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Man in Overalls - Geeking on Good Soil

"I just don't have a green thumb! I kill everything I plant!" Or, so folks say. Having grown up in the Deep South with a heavy cinematic helping of Fried Green Tomatoes, every time I hear such woes, I can't help but think, "The secret's in the [soil]."

Picking up on my "#GrowYourGroceries - The Easy Way" series, second to sunlight, the next most important thing for ensuring a productive food garden is great soil. (I outlined where I was headed with this series in my post, The Big Picture.)


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My spring garden in '97 or '98
I remember taking a trip to Indiana when I was a kid, 11 or 12 years old. By this point, I had already been gardening every spring for a few years. Due to my wonderment, we stopped on the side of the highway to inspect a field of Indiana corn. The stalks were a solid 10-12 feet high, maybe taller! Each stalk had 2 or 3 ears of corn. But the thing that really hit me was the soil itself. It was jet black! Having been trying to build soil in my childhood garden, I asked my mom, "What did they put in their soil?!" She explained, "That's just how it is in Indiana." 

But for those of us in the Deep South-- who don't live in the Bayous of Louisiana or in Belle Glade, FL, we don't have the luxury of inheriting eons' worth of jet-black soil.


Before I go into how to build soil for better crops, which I'll explore in my next post, let's talk background: what is soil? And, what makes it great?


Notice I didn't say dirt. Dirt is a 4-letter word for that dusty crap that piles up at the base of your driveway, the stuff smeared on your backdoor by your 3-year-old, the skeletons in your closet that someone has on you. Don't call your soil dirt.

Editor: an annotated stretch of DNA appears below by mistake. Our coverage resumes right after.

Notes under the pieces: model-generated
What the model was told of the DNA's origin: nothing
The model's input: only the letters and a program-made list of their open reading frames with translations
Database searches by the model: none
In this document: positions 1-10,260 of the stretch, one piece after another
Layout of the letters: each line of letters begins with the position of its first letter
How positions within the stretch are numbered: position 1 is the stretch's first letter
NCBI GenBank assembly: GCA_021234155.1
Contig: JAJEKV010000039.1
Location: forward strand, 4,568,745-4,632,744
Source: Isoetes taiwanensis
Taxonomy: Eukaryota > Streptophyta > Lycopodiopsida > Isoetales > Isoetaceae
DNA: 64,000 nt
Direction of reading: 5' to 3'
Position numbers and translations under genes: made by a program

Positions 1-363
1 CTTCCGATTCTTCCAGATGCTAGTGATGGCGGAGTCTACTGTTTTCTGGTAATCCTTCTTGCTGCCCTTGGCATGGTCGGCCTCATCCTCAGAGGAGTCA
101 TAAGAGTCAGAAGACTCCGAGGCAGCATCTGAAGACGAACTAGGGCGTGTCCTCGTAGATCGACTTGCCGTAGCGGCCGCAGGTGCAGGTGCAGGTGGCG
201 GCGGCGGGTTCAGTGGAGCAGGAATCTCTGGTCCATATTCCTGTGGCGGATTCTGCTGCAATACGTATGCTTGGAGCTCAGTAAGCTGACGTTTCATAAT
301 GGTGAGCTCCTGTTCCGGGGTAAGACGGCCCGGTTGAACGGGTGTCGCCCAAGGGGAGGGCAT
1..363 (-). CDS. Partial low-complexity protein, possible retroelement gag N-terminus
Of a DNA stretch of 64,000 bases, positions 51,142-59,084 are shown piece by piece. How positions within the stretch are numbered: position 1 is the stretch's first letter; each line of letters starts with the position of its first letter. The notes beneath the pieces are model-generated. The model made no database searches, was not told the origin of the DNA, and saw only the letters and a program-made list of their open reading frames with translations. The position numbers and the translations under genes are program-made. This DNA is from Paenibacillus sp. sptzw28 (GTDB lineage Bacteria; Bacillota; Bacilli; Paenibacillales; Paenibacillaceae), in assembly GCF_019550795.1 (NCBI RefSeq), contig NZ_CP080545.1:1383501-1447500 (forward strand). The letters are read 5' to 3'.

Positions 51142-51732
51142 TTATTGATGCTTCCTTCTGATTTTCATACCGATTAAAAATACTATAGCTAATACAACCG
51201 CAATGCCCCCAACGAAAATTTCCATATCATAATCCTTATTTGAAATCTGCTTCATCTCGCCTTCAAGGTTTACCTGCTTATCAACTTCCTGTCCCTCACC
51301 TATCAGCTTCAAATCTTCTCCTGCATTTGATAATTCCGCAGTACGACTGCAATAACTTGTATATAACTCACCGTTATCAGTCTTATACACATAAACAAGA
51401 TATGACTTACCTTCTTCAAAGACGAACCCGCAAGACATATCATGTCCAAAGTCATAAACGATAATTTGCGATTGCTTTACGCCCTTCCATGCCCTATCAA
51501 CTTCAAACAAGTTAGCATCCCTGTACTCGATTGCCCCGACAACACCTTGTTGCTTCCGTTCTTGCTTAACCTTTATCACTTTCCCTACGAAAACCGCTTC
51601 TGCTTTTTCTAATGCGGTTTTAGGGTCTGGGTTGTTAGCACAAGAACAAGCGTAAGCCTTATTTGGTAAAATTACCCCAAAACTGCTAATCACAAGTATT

Okay, sometimes I say dirt, like when I fill a bed with my Magic Mix and say, "Look at that great dirt!"


But the point is that soil is more than dirt. Dirt is just the "mineral" part of soil, which is- mostly - sand, silt, and clay. And, you should know that this sand, silt, and clay often contains nutrients like nitrogen, phosporous, potassium (aka "The Big Three" - which you'll see listed on bags of fertilizer) and, even things like sulfur, calcium, magnesium, iron, boron, and a host of other micronutrients. So, clearly, dirt is important but, by itself, won't grow very good crops.  To explain, let's talk about what distinguishes soil from dirt.

Good soil contains as much as 45% dirt but is also comprised of roughly 25% water, 25% air, and- here's the kicker- at least 5% organic matter. At least 5%. Sometimes good soil can be as much as 49.9% organic matter, with just a "smidgen" of dirt. But, however much there is, it's the organic matter that's key to great soil.


Organic matter, is everything that is 1)alive, 2)recently dead, and 3)once alive but long-ago eaten up, pooped out and probably digested again, again, and again. (This last type of organic matter is called "humus," which is what makes soil dark, or, in high amounts, black). These three types (or stages) of organic matter are both the food and the lodging of beneficial microbes that continually breakdown nutrients, so that they are "available" to the plants you're trying to grow. You can consider good bacteria, fungi, protozoa, beneficial nematodes, and the rest of good soil's microbe community as the chefs of the soil. Most nutrients in the soil are much like whole potatoes. Just as you'll need to chop up and cook your potatoes before expecting dinner guests to eat them, your microbes have to breakdown the nutrients in the soil, so they're "available" to your plants. 


Another benefit of organic matter is that the worms (and other visible creatures) will move in because they've got something to eat. They'll open up channels in the soil for air & water to flow. They'll poop out sticky stuff that helps hold the soil together in clumps, so it doesn't collapse into a bunch of anaerobic mud when it rains. These channels and clumps allow it to quickly absorb water as well as drain, so it doesn't water log.